Halifax Regional Municipality – The Urban Forest Master Plan

Cities across North America are recognizing the importance of urban canopies and the benefits it offers communities. The Halifax Regional Municipality is a great example of a city who saw the value of trees in the city and acted. They have created a comprehensive Urban Forest Master Plan which targets air quality, biodiversity, carbon sequestration, economic benefits, energy use benefits, health benefits, hydrological benefits, road benefits, and social & sociological benefits.

Several disastrous natural events, including storms and pests, resulted in the destruction of thousands of trees within Halifax. This prompted the city to create a plan to manage the urban forest to yield better results for generations to come. The master plan created by Halifax Regional Municipality was designed to establish policies, procedures, and implement strategies for the municipality to carry out for a successful future for its urban canopy. This plans origin dates to a motion passed in 2001 and led to a policy passed in 2006. Since then, the city is recognized to have one of the most robust Urban Canopy initiatives and stands as a leading example for other municipalities to imitate.

HRM Urban Forest Master Plan

The HRM Urban Forest Master Plan Will:

  • Establish the values, objectives, indicators, targets, and management actions necessary for the sustainability of the urban forest.
  • Identify urban forest issues and opportunities for their resolution.
  • Adopt changes to funding allocations, regulations, policies, by-laws, and processes for managing the urban forest.
  • Raise public awareness of the importance of trees to the city and its citizens.
    (HRM – Master Urban Plan)

The Value of Trees Recognized:

In 2007, HRM, in collaboration with Dalhousie University, undertook and issued the first comprehensive study of HRM’s urban forest.

Halifax UFORE study

The model above was a tool used to educate HRM residents to the benefits of urban forestry. It outlines quantitative information on tree populations, age distributions, tree-species diversity, tree condition, economic benefits, and costs. The benefits of trees within cities are inarguable.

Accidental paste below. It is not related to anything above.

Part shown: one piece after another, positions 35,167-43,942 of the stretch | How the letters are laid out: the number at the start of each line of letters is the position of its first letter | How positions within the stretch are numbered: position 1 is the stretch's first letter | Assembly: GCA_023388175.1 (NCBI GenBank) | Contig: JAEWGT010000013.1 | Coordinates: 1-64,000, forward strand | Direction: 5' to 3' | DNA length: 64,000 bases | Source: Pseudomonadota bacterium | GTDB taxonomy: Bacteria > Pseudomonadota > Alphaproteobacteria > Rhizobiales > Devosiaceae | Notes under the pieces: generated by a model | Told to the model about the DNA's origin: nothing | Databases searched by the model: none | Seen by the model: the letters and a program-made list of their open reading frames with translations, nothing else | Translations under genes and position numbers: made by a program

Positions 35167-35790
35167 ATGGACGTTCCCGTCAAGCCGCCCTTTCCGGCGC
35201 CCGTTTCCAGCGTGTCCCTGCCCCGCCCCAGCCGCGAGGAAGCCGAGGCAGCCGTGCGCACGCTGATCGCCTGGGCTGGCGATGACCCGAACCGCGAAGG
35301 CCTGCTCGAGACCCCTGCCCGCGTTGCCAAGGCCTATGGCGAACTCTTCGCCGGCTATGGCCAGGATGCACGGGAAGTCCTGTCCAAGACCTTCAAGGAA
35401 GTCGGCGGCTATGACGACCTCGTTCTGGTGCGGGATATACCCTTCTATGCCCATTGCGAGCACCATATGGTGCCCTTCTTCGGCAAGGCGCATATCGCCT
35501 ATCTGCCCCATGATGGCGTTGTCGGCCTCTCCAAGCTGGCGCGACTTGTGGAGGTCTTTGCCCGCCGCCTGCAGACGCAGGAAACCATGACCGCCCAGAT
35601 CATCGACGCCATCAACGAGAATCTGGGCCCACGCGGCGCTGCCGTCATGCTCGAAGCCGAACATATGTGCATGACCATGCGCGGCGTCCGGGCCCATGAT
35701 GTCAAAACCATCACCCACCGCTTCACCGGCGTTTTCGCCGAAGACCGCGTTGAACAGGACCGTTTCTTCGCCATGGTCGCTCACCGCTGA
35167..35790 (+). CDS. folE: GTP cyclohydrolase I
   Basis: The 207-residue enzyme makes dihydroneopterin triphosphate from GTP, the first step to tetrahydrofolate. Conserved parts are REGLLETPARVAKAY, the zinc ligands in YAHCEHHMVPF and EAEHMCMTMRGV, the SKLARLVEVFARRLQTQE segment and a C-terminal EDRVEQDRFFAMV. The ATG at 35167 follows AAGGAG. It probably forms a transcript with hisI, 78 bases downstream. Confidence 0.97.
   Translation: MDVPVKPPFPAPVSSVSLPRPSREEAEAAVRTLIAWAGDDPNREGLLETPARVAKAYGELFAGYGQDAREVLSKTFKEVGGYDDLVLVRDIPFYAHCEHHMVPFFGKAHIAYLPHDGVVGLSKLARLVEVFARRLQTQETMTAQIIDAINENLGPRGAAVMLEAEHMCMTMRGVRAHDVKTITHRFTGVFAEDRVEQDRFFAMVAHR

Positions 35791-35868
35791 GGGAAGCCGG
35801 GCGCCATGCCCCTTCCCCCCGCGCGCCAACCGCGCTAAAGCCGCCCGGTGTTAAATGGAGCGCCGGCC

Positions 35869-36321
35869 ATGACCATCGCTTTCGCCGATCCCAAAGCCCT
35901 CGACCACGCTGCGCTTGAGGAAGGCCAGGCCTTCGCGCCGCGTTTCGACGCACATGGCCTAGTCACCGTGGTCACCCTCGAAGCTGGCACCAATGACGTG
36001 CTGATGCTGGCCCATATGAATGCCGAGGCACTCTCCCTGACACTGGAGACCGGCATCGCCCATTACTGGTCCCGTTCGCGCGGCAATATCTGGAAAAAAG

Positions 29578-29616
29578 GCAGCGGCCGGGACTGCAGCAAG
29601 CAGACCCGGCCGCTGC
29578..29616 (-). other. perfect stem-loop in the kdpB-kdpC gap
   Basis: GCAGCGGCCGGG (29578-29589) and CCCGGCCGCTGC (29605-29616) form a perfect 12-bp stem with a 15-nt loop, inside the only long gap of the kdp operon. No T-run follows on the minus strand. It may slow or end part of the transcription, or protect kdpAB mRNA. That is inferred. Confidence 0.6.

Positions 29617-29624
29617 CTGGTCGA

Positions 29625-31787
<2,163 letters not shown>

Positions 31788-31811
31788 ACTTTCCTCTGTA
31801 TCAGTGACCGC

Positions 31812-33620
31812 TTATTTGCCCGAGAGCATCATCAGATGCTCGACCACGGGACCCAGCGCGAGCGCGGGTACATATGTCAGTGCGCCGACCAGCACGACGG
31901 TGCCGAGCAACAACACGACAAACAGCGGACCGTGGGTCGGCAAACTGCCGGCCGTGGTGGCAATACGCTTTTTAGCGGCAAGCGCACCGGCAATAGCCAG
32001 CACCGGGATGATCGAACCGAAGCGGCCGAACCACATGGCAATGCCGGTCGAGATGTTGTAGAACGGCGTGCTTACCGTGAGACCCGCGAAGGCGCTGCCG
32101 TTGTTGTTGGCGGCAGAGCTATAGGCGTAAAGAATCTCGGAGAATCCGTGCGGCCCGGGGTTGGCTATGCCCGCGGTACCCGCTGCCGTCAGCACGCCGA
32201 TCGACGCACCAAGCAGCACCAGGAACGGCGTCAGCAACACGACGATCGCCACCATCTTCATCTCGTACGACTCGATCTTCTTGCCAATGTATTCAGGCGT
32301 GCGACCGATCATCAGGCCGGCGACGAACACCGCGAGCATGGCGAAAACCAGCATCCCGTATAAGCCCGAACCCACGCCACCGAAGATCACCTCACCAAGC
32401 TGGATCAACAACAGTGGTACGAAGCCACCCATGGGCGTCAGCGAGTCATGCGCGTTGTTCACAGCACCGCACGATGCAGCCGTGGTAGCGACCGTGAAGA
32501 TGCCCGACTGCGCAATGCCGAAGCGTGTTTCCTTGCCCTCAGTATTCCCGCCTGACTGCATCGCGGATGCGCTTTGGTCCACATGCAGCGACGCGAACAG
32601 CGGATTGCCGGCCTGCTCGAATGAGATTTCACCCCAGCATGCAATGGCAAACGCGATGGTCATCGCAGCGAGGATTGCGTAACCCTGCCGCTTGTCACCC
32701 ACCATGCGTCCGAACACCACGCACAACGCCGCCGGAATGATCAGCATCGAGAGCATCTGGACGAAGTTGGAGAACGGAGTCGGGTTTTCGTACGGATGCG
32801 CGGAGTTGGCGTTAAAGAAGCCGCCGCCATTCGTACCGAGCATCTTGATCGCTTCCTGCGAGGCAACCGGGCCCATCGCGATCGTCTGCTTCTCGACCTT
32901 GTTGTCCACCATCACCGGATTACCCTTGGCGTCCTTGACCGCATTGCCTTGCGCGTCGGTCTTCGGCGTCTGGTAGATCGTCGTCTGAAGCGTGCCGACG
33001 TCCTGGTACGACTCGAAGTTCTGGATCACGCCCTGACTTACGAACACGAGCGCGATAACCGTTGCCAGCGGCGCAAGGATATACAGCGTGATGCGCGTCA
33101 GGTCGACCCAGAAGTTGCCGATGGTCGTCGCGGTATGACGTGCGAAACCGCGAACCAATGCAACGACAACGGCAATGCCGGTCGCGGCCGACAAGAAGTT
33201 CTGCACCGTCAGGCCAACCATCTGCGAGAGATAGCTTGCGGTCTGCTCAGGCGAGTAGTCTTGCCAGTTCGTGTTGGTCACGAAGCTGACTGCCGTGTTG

The Hard Facts:

  • The urban trees and shrubs services in the area of HRM serve to remove 1,478 metric tons (Mg) of pollutants annually, resulting in a value of $9.6 million each year in air pollution mitigation.
  • HRM’s street trees are estimated to hold more than 2 million tonnes of carbon, and annually sequester more than 100,000 tonnes.
  • The accrued benefits of street trees outweigh their management costs by a rate of eight to one.
  • A mature street tree will provide approximately $65 in benefits annually, and in its lifetime, it will contribute a total of $6,600 in value through its ecological and aesthetic services alone.
  • Quantitative analysis of the condition of the street trees in the HRM urban core determined that there are some 75 thousand spots that should have a tree and presently do not.
  • The planning team determined that all HRM parks should have a canopy coverage of at least 40%, and that canopy coverage should be made up significantly of naturalized forest stands.
  • In a study completed at the University of Washington, consumers were reported to spend an average of 11% more at businesses located in a landscaped business district, compared with a non-landscaped district.
  • Trees can also increase energy savings by acting as windbreaks in the colder seasons and reducing energy usage by 10%.
  • A modelling study using software developed by the USDA Forest Service called STRATUM indicates that HRM’s street trees save $12.4 million in energy costs each year.
  • Hospital patients with views of trees heal significantly faster and with fewer complications than those without such favourable views.
  • It is estimated that for every 5% increase in overall canopy cover, total city run-off is reduced by 2%.
  • In HRM, it is estimated that street trees provide about $2.1 million in stormwater reduction services annually.
  • A row of conifers can reduce traffic noise by 50% or more.
  • A road surface that is 20% shaded has its pavement condition improved by 11%. After 30 years, this results in a 60% savings on resurfacing.

The undertaking of an Urban Forest Master Plan is commendable and necessary. Trees are a fundamental part of community ecosystems, improving the livability and longevity of our cities. Halifax is not alone in this quest. Many municipalities are seeing the value of extending the urban canopy and more importantly, creating initiatives and laws to protect the current canopy within cities. The choice to make municipalities better habitats is an easy one and starts with one simple detail – a tree.

Interested in knowing more? Check out the Halifax Tree Project.